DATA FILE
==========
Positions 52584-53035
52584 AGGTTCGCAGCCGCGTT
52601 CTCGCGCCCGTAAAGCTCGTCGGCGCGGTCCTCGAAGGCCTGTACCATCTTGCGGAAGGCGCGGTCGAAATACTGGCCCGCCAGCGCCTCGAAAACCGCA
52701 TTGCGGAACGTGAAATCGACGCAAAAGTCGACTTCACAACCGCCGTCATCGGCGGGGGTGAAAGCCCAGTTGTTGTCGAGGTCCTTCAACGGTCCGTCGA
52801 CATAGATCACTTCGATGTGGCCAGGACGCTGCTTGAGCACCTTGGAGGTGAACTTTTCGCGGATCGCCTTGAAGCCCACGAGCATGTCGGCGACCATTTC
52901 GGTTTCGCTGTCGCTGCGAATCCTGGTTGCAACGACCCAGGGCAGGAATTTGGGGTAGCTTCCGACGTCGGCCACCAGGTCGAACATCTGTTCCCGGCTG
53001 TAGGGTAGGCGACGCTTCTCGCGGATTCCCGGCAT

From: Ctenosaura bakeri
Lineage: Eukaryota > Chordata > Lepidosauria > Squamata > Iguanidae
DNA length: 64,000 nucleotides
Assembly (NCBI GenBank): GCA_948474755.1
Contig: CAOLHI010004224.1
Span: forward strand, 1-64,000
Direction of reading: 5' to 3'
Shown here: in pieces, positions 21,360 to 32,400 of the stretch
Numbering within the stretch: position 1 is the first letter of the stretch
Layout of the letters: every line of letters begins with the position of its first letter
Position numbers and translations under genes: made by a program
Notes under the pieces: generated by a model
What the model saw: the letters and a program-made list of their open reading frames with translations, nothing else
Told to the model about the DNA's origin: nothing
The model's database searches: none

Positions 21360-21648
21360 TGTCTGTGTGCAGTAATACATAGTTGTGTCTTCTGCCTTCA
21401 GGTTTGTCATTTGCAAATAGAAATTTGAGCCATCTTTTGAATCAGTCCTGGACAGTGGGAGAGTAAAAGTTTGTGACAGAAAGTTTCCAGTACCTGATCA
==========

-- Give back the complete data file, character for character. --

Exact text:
Positions 52584-53035
52584 AGGTTCGCAGCCGCGTT
52601 CTCGCGCCCGTAAAGCTCGTCGGCGCGGTCCTCGAAGGCCTGTACCATCTTGCGGAAGGCGCGGTCGAAATACTGGCCCGCCAGCGCCTCGAAAACCGCA
52701 TTGCGGAACGTGAAATCGACGCAAAAGTCGACTTCACAACCGCCGTCATCGGCGGGGGTGAAAGCCCAGTTGTTGTCGAGGTCCTTCAACGGTCCGTCGA
52801 CATAGATCACTTCGATGTGGCCAGGACGCTGCTTGAGCACCTTGGAGGTGAACTTTTCGCGGATCGCCTTGAAGCCCACGAGCATGTCGGCGACCATTTC
52901 GGTTTCGCTGTCGCTGCGAATCCTGGTTGCAACGACCCAGGGCAGGAATTTGGGGTAGCTTCCGACGTCGGCCACCAGGTCGAACATCTGTTCCCGGCTG
53001 TAGGGTAGGCGACGCTTCTCGCGGATTCCCGGCAT

From: Ctenosaura bakeri
Lineage: Eukaryota > Chordata > Lepidosauria > Squamata > Iguanidae
DNA length: 64,000 nucleotides
Assembly (NCBI GenBank): GCA_948474755.1
Contig: CAOLHI010004224.1
Span: forward strand, 1-64,000
Direction of reading: 5' to 3'
Shown here: in pieces, positions 21,360 to 32,400 of the stretch
Numbering within the stretch: position 1 is the first letter of the stretch
Layout of the letters: every line of letters begins with the position of its first letter
Position numbers and translations under genes: made by a program
Notes under the pieces: generated by a model
What the model saw: the letters and a program-made list of their open reading frames with translations, nothing else
Told to the model about the DNA's origin: nothing
The model's database searches: none

Positions 21360-21648
21360 TGTCTGTGTGCAGTAATACATAGTTGTGTCTTCTGCCTTCA
21401 GGTTTGTCATTTGCAAATAGAAATTTGAGCCATCTTTTGAATCAGTCCTGGACAGTGGGAGAGTAAAAGTTTGTGACAGAAAGTTTCCAGTACCTGATCA